“I’m afraid it doesn’t work that way, Mr. Barton. I told you to simply bring back my niece and not get involved with her. You also know more now than you should. I’m afraid I can’t have you walking out of here and telling what you know. Your fat police friend would love to hear this tale, would he not?” Sam heard a noise and turned to find all six foot four inches of Michael standing right behind him. Michael reached out with his right hand and grabbed Sam by his coat. Sam took hold of Michael’s middle finger and bent it backward. It had no effect. He bent it further back until he heard it snap. Michael still held Sam firmly paying no attention to his broken finger as he pulled back his left arm and punched Sam square in the face. As Sam’s knees buckled under him, the lights dimmed and went out.
Sam woke lying on the floor with a massive headache and a swollen, possibly broken nose. At first he didn’t understand what had happened. He remembered talking to Madame DuPree and nothing more. Slowly, the big man standing behind him swam into his mind and then it all came back. Why didn’t they kill him, he wondered? Sitting up with his back to a wall, he surveyed his surroundings. He was in what looked to be a store room. Boxes and crates stacked haphazardly here and there filled most of the room. There were no windows that he could see through his blurred vision and only one door. Thinking of how he could get out of the room gave him an idea. He located a large crate with the lid sitting off to one side. Looking inside it he found packing material. Sam climbed in to the crate and pulled the lid back on top. Inside he pulled the packing material over him and settled in to wait.
While he lay concealed in the crate he thought about everything that happened. Something was bothering him. He was missing something he couldn’t quite get. Something someone had said. Everything Madame DuPree had said was pretty straight forward except the mumbo jumbo about tarot cards, so that wasn’t it. The same with Christi. Michael didn’t talk, so that wasn’t it. He hadn’t talked to anyone else involved with this thing. Sam thought about the two guys on the ship. What did they say? He thought about what he had heard and then it hit him. It was Jerry. What did he say? He was complaining about losing the girl. Yeah, that was it. He said, “The big man’s going to be pissed.” The big man. What did he mean? Who was the big man? Michael, of course was a big man. Could he mean… That didn’t make sense. Michael was a big dumb oaf who worked for Madame DuPree. And didn’t talk, unless the need arose, as DuPree had said. Could he, do you suppose… The thinking was making his head hurt worse so he tried to calm his mind. The crate was cramped and Sam felt like he was getting a charlie horse when he heard the door being unlocked.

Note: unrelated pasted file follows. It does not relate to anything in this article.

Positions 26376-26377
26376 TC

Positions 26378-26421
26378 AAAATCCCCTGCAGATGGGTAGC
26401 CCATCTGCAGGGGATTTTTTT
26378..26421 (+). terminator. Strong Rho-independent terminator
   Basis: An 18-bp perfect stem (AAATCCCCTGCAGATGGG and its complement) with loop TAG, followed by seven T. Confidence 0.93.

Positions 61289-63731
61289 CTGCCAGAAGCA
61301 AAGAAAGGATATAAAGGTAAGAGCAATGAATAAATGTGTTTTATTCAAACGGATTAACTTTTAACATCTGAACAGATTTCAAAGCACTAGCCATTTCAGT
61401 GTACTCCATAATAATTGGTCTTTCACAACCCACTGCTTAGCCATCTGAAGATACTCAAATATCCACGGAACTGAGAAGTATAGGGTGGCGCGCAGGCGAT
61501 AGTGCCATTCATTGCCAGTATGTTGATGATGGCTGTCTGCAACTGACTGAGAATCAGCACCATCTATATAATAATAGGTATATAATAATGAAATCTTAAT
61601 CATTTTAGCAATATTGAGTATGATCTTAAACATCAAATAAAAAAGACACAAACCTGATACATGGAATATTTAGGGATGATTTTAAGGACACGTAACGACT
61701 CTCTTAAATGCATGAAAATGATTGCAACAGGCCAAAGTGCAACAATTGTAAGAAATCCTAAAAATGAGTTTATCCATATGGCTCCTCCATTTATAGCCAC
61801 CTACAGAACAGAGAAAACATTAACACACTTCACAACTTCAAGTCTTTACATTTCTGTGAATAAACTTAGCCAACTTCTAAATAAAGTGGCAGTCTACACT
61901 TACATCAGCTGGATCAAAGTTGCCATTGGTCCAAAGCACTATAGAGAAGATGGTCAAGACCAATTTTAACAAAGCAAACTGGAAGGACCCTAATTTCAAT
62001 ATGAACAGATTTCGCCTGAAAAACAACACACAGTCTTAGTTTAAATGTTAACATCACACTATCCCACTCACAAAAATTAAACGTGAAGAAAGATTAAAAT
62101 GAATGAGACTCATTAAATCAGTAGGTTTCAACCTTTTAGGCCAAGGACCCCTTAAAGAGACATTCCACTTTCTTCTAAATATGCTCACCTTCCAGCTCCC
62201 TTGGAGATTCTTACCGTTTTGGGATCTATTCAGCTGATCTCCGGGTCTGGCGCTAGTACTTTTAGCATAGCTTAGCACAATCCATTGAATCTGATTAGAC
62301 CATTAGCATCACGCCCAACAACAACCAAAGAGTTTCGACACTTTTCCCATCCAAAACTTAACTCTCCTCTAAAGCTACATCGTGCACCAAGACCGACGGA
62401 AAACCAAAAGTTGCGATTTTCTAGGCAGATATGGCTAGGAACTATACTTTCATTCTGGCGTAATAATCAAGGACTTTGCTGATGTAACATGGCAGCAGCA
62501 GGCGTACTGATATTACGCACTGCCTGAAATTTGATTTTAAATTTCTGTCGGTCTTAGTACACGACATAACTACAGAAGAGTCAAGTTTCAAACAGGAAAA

“Well Mr. Bart…” Madame DuPree began and then stopped. “Michael! Get in here!” Michael stepped into the room. “Where is he Michael? Where did he go?” Sam heard the noise of boxes being moved. Shuffling feet told him the room was being searched. “It is impossible for him to have gotten out of here! He cannot have left.”
Suddenly Michael spoke. “I don’t know, Madame. He’s not here.”
“Then where is he!?” she yelled in her scraggly voice.
“I don’t know Madame. There are no windows and the door was locked.”
“Well he’s gone! This is bad Michael. We need to find him. And with Christiana gone also, it is doubly bad.”
“I’m sorry Madame. I went to his office like you told me. She wasn’t there. The note said he would be back. He was expecting her to be there, but she left.”